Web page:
array of data for the patient.
Now get the data from one of the files. Normalise it by subtracting the mean and dividing by the standard deviation. Plot the normalised data. The $x$-axis should be time in seconds (remembering that there are 360 measurements per second). For most of the files, you should see that there are regularly spaced sharp peaks. Use

`scipy.signal.find_peaks()`

to find the location of the peaks.
You may need to experiment with the parameters of
`scipy.signal.find_peaks()`

to pick out the primary peaks
and ignore spurious ones closer to zero. Add red dots marking the
peaks on the plot. Calculate the average spacing between the peaks.
Now apply a high-pass filter to the data, to screen out the low frequency components. This can be done as follows:

```
filter = scipy.signal.butter(4, 0.2, 'high', output='sos')
x_filtered = scipy.signal.sosfilt(filter, x)
```

Now use

`scipy.signal.periodogram()`

to calculate the power spectrum of the data. Note that there
is an optional argument that you can use to specify that the
sampling frequency is 360 Hz. This will return a pair
`(fs, ps)`

, where `fs`

is an array of
frequencies and `ps`

is an array of power values.
Discard all frequencies greater than 50 Hz. (For example, you
could use boolean indexing to do this.)
Plot the power spectrum.
Now write a function

`show_ecg(n)`

to do
all the above steps. It should accept an argument `n`

as in `get_ecg_data()`

. It should plot a figure
of size $12\times 4$ with three subplots. The first subplot
should show the normalised data with red dots marking the peaks,
the middle subplot should show the filtered data, and the last
subplot should show the power spectrum. The title of the
first subplot should be the full name of the condition,
and the titles of the other two should be 'High-pass filtered'
and 'Power spectrum' respectively.
`blackbird.wav`

containing a short recording of a blackbird, and four similar
files for other birds.
Write a function

`play_sound(n)`

which plays the
recording of the bird named `n`

. You may need to use
`pip`

to install the package `simpleaudio`

first. (There are also other packages that do the same job,
you could investigate the possibilities if you like.)
Choose a bird, and use

`scipy.io.wavfile.read()`

to get the data from the corresponding file. This will return a pair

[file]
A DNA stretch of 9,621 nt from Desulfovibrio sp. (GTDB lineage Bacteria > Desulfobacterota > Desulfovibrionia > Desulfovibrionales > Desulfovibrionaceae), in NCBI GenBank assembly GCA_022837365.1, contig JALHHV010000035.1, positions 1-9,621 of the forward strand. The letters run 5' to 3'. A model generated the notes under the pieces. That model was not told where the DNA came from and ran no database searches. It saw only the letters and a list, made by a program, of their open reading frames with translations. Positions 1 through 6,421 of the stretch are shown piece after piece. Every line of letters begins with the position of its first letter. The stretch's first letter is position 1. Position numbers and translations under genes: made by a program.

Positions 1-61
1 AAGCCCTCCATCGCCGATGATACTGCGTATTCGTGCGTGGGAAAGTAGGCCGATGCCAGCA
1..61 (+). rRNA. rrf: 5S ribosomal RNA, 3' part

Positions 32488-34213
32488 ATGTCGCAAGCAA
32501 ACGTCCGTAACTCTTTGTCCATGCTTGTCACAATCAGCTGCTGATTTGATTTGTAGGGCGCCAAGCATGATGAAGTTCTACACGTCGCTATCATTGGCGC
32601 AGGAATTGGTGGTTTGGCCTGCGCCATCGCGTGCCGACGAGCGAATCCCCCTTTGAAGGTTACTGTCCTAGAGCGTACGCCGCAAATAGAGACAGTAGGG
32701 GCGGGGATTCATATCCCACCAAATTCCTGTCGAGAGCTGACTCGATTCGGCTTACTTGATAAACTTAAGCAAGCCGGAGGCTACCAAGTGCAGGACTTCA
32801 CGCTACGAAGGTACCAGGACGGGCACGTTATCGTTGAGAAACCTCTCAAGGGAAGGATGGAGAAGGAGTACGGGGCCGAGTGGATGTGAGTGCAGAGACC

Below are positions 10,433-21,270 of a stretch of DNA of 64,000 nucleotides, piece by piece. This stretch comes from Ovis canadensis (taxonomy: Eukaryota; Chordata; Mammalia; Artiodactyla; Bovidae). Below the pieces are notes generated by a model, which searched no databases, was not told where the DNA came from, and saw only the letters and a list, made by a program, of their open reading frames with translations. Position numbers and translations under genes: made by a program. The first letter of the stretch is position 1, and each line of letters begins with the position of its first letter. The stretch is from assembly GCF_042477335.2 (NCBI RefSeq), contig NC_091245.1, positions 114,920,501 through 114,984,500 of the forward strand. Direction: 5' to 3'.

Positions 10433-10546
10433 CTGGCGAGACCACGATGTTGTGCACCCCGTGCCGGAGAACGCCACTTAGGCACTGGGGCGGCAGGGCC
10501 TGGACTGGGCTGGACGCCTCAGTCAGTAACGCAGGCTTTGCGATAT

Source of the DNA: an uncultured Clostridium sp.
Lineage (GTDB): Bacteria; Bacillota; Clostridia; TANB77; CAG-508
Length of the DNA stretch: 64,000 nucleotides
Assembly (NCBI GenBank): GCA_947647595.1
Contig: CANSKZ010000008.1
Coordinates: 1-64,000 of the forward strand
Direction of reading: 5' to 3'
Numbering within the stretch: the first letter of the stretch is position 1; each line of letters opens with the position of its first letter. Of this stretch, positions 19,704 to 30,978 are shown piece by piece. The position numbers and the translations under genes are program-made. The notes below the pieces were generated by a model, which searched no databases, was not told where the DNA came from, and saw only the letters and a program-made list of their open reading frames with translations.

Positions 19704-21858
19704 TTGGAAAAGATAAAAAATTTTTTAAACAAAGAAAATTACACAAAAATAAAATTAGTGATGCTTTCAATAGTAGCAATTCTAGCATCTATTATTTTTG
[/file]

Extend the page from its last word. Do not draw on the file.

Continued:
`(rate, data)`

, where `rate`

is the sampling
rate and `data`

is the array of data. For a mono
recording, `data`

will be a one-dimensional array.
For a stereo recording, `data`

will be two-dimensional
(so `data.ndim`

will be $2$). In this case, you should
do `data = data.mean(axis=1)`

to take the average of
the two channels. Then normalise the data by subtracting the mean
and dividing by the standard deviation. If `n`

is the
length of the data, then the corresponding array of times is
`t = np.arange(n)/rate`

. Plot the normalised data
against the times.
We will now make spectrograms of the recordings. (If you search Google Images for 'birdsong spectrogram' you will see many examples of the kind of thing we are trying to do.) With

`data`

and `rate`

as above, you can use
```
spf, spt, spp = scipy.signal.spectrogram(data, fs=rate)
```

`spf`

to
an array of frequencies, `spt`

to an array of times, and
`spp`

to a two-dimensional array of power values.
The value `spp[i,j]`

is the power at frequency
`spf[i]`

and time `spt[j]`

. To plot these,
we could do `plt.pcolormesh(spt, spf, spp)`

. However,
this gives a picture which is basically just an evenly coloured
rectangle. The main problem is that the range of values in the data
is too large. We can fix this by replacing `spp`

with
`np.maximum(0,np.log(spp)+15)`

. Also, it is better
to make the colour white in places where the power is very low.
For this we need to use the `cmap`

argument to change
the colour map. There is a list of possibilities at
matplotlib.org.
The key point is to choose one that has white at the left hand end.
Now wrap up the above steps in a function

`show_spectrogram(n)`

.
This should generate a figure of size $10\times 5$ with two subplots.
The upper half should plot the normalised data against the times, and
the lower half should plot the spectrogram. To make the time axes
of the two subplots match up, you should set the limits of $x$
in the upper plot to `t[0]`

and `t[-1]`

.
You should also set the title of the upper plot to the name of the bird.
Run the function for all five birds.